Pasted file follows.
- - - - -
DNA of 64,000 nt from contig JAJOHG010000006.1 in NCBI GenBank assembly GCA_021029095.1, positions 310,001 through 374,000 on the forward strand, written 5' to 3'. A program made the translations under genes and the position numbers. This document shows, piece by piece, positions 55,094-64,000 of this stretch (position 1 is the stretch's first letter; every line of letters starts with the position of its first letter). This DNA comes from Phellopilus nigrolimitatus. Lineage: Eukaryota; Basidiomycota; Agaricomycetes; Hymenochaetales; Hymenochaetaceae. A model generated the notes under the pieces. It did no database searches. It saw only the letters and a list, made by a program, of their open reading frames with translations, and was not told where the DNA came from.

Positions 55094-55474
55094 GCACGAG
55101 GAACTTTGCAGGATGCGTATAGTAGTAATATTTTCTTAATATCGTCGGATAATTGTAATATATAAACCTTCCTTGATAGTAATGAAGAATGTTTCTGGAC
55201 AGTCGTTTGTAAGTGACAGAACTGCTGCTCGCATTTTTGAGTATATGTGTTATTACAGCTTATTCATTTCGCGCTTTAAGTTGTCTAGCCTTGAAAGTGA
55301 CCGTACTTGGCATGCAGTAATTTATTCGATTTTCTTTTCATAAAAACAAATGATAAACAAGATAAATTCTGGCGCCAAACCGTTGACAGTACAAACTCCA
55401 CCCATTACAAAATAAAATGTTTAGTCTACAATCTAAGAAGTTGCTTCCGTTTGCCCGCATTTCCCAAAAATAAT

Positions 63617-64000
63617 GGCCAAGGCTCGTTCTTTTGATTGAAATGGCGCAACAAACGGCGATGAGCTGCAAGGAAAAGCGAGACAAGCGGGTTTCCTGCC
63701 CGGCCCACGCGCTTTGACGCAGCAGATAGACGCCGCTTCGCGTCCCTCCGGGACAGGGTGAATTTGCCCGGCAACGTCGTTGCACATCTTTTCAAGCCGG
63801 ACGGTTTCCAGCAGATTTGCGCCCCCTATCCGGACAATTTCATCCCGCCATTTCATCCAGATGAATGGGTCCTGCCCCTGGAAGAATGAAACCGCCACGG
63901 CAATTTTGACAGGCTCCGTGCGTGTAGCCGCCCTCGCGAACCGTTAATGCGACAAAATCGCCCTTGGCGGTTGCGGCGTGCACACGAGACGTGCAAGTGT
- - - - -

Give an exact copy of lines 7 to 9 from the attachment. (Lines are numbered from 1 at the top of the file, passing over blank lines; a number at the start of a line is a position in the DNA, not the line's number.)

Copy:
55401 CCCATTACAAAATAAAATGTTTAGTCTACAATCTAAGAAGTTGCTTCCGTTTGCCCGCATTTCCCAAAAATAAT

Positions 63617-64000
63617 GGCCAAGGCTCGTTCTTTTGATTGAAATGGCGCAACAAACGGCGATGAGCTGCAAGGAAAAGCGAGACAAGCGGGTTTCCTGCC